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Sides move closer to slave labor deal

BERLIN, Nov. 17 (JTA) — A round of talks aimed at creating a compensation fund for Nazi-era slave laborers has ended on an optimistic note — but with no agreement yet.

Representatives of Holocaust survivors, the German, U.S. and Eastern European governments and some 50 German companies narrowed their differences during two days of talks in Bonn.

The latest round of negotiations, which are expected to resume in about three weeks, ended with the German side increasing its previous offer of $3.3 billion and lawyers for the survivors climbing down significantly from their earlier demand of $28 billion.

While no new figures were announced, sources close to the talks say the Germans are now offering $5.3 billion and the lawyers are now seeking around $8 billion.

“The gap has narrowed,” Gideon Taylor, executive director of the Conference on Jewish Material Claims Against Germany, told JTA after the talks ended Wednesday.

Just the same, he added, the discussions are “ultimately not about money. It is about survivors and a notion of justice.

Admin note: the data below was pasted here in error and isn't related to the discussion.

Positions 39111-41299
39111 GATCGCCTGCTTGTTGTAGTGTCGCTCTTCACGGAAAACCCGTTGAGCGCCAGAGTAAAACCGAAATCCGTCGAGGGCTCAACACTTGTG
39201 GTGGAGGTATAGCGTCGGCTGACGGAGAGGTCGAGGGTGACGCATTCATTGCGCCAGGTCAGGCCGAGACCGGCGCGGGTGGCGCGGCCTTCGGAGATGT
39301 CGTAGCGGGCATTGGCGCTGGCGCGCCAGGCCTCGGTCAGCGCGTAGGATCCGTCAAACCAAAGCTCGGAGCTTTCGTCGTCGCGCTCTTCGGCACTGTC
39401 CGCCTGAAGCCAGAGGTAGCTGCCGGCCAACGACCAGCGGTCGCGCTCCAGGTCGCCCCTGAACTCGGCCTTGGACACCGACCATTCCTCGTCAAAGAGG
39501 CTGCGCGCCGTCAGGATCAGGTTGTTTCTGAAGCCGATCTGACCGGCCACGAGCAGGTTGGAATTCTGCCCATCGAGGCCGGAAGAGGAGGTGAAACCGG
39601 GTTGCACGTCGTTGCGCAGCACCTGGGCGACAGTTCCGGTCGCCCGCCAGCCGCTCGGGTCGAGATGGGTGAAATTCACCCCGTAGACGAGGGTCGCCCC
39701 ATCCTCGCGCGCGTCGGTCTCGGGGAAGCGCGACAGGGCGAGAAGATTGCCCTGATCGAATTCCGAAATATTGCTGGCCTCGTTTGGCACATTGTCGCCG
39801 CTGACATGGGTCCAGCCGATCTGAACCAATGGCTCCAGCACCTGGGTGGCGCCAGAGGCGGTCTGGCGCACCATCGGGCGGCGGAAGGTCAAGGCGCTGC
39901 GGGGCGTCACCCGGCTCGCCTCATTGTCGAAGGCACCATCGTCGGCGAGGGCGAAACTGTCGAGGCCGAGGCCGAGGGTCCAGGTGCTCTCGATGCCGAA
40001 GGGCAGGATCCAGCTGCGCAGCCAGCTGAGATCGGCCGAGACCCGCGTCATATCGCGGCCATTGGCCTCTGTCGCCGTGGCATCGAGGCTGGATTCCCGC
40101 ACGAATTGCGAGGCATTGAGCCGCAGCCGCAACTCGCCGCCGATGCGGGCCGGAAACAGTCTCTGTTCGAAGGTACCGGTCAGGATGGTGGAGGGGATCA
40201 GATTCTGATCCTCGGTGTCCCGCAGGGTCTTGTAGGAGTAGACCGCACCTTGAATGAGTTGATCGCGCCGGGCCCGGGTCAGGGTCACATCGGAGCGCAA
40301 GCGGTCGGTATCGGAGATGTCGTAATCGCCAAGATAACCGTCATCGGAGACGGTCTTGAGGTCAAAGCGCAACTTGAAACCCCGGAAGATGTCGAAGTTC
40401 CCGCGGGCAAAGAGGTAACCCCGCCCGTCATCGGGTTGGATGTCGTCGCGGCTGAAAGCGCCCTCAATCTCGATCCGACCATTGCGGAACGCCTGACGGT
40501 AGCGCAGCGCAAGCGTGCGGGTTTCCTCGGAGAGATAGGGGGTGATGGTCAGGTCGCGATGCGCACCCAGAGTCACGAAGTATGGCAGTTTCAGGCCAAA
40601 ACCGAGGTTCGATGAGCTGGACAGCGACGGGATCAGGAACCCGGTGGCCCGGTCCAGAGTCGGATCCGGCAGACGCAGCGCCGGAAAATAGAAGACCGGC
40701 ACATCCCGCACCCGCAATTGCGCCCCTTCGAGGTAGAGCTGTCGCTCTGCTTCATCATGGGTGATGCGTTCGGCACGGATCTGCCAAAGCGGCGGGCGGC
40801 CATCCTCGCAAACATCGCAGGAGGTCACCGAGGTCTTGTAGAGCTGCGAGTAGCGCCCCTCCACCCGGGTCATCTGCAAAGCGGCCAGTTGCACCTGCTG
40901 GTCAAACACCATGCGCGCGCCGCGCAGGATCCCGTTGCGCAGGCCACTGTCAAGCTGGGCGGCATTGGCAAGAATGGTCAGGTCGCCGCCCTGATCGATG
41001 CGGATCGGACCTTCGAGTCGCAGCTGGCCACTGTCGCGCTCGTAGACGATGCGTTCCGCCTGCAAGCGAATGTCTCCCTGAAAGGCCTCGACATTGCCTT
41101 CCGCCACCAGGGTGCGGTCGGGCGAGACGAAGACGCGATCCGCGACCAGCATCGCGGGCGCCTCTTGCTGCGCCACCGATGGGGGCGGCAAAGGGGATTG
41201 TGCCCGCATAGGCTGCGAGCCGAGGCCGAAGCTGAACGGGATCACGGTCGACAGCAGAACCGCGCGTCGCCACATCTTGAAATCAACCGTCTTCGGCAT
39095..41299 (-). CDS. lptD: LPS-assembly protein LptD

“No amount of money can make up for what happened.”

Taylor and Israel Singer, the secretary-general of the World Jewish Congress, met Tuesday with German President Johannes Rau to discuss ways in which Germany can deal with the legacy of the Holocaust.

Rau agreed that Germany would issue a statement of moral responsibility that would accompany any settlement reached in the slave-labor talks.

Munich attorney Michael Witti, who represents slave laborers, told JTA he expected intense behind-the-scenes negotiations before the next official round of talks.

Witti, who is working together with American lawyer Edward Fagan, described this week’s talks as “extremely tense, and there was great anxiety about them breaking apart. But in the end everyone was really trying to keep an optimistic atmosphere.”

The German offer would affect some 250,000 concentration camp survivors — 135,000 of them Jewish — who were enslaved by German companies during the war.

It would also compensate between 475,000 and 1.2 million non-Jewish forced laborers from Central and Eastern Europe who were deported and sent to work in Germany.

Payments would also go to other victims who never received reparations. Although Germany has paid more than $54 billion in compensation to Holocaust survivors since World War II, no payments were made to those living in the Soviet-bloc countries during the Cold War.

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